wave.optics Logo  Interference

Waves can be added together either constructively or destructively. The result of adding two waves of the same frequency depends on the value of the phase of the wave at the point in which the waves are added.
Electromagnetic waves are subject to interference. For two sources of electromagnetic waves to interfere

  • The sources must have the same frequency and polarization.
  • The sources must be coherent.
  • The superposition principle must apply.

Young's Double Slit Interference

In the double slit experiment, a single source is split in two, to generate two coherent sources.

When the light from the two sources is projected on a screen, an interference pattern is observed.

To explain the origin of the interference pattern, consider the distance traveled from the two sources. At the center of the screen the waves from the two sources are in phase. As we move away from the center, the path traveled by the light from one source is larger than that traveled by the light from the other source. When the difference in path is equal to half a wavelength, destructive interference occurs. Instead, when the difference in pathlength is equal to a wavelength, constructive interference occurs.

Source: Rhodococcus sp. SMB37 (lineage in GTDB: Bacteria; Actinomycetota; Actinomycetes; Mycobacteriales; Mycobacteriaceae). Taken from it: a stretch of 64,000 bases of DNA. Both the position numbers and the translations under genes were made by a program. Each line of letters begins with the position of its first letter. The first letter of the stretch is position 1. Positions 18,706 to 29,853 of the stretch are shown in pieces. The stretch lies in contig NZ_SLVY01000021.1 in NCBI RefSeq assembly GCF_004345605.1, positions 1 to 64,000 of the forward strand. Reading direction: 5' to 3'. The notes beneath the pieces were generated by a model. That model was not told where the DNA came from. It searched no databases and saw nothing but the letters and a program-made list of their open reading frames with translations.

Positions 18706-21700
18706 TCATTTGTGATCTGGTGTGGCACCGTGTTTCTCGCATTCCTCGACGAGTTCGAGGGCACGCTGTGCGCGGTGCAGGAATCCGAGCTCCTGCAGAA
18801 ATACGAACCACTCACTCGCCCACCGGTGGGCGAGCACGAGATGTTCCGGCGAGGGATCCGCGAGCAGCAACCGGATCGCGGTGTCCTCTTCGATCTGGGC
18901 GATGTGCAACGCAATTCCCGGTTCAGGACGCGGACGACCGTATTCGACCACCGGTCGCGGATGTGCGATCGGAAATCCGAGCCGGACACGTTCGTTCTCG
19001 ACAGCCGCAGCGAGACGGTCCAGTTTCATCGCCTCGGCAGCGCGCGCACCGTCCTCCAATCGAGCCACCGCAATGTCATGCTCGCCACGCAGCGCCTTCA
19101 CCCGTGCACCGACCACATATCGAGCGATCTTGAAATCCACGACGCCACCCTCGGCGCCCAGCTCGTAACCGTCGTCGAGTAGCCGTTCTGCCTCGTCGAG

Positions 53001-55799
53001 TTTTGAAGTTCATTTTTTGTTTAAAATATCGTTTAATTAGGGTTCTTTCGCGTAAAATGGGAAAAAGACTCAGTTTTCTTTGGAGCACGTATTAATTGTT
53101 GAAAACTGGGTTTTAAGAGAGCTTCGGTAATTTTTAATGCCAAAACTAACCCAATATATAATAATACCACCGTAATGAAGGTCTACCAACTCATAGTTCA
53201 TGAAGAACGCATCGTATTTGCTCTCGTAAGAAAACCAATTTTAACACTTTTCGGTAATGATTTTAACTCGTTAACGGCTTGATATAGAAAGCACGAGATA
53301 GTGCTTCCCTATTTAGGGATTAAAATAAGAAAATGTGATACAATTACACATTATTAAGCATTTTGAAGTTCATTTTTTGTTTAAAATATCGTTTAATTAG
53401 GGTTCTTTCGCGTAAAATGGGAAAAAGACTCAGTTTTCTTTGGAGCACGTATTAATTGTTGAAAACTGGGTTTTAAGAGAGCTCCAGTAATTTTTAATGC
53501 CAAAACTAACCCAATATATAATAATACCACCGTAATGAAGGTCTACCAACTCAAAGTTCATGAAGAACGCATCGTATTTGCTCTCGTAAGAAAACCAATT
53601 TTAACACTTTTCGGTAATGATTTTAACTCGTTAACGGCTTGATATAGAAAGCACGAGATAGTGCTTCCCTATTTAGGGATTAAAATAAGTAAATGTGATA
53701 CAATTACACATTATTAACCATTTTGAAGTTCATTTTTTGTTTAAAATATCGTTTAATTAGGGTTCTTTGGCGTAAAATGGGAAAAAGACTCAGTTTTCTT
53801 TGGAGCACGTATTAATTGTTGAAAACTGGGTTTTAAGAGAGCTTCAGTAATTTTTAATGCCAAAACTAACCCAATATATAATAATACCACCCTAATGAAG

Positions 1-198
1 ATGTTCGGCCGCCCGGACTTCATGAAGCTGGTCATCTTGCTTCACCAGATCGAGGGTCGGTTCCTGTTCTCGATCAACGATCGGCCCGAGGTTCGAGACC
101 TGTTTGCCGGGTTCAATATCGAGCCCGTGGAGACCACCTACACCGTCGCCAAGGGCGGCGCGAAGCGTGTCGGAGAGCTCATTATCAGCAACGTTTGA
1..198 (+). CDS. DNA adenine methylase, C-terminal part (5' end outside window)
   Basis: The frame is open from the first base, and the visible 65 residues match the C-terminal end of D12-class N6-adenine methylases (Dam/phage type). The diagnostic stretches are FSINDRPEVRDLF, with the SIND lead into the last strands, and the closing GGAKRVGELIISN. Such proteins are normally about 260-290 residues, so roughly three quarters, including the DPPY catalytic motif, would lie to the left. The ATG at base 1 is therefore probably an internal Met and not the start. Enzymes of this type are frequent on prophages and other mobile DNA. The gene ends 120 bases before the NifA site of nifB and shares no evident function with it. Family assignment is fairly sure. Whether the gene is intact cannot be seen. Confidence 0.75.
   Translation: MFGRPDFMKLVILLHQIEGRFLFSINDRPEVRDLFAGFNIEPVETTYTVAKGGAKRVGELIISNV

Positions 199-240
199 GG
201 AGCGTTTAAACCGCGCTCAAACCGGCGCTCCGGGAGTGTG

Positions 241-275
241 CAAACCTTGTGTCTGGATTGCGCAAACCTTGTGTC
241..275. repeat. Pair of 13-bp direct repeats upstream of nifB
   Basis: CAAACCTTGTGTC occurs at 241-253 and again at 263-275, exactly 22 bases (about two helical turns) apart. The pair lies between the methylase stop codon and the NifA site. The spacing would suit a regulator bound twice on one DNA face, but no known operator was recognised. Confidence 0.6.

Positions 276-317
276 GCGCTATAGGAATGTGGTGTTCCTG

This Java applet demonstrates a classic example of interference effects in light waves. Two light rays pass through two slits, separated by a distance d and strike a screen a distance, L, from the slits. You can change this parameters (drag scrollbars to do it) and you see the result of interference on the screen.

Class files

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If you like this applet you might want to try another one. Visit Color Lines page.


Copyright © 1996, 1997 Sergey G. Vtorov

There are many properties of light that can only be understood in terms of a wave-like description. In this package we will examine these in some detail.

Online Physics Simulations. Fundamentals of Physics. This is a Java applet designed for science education. University education.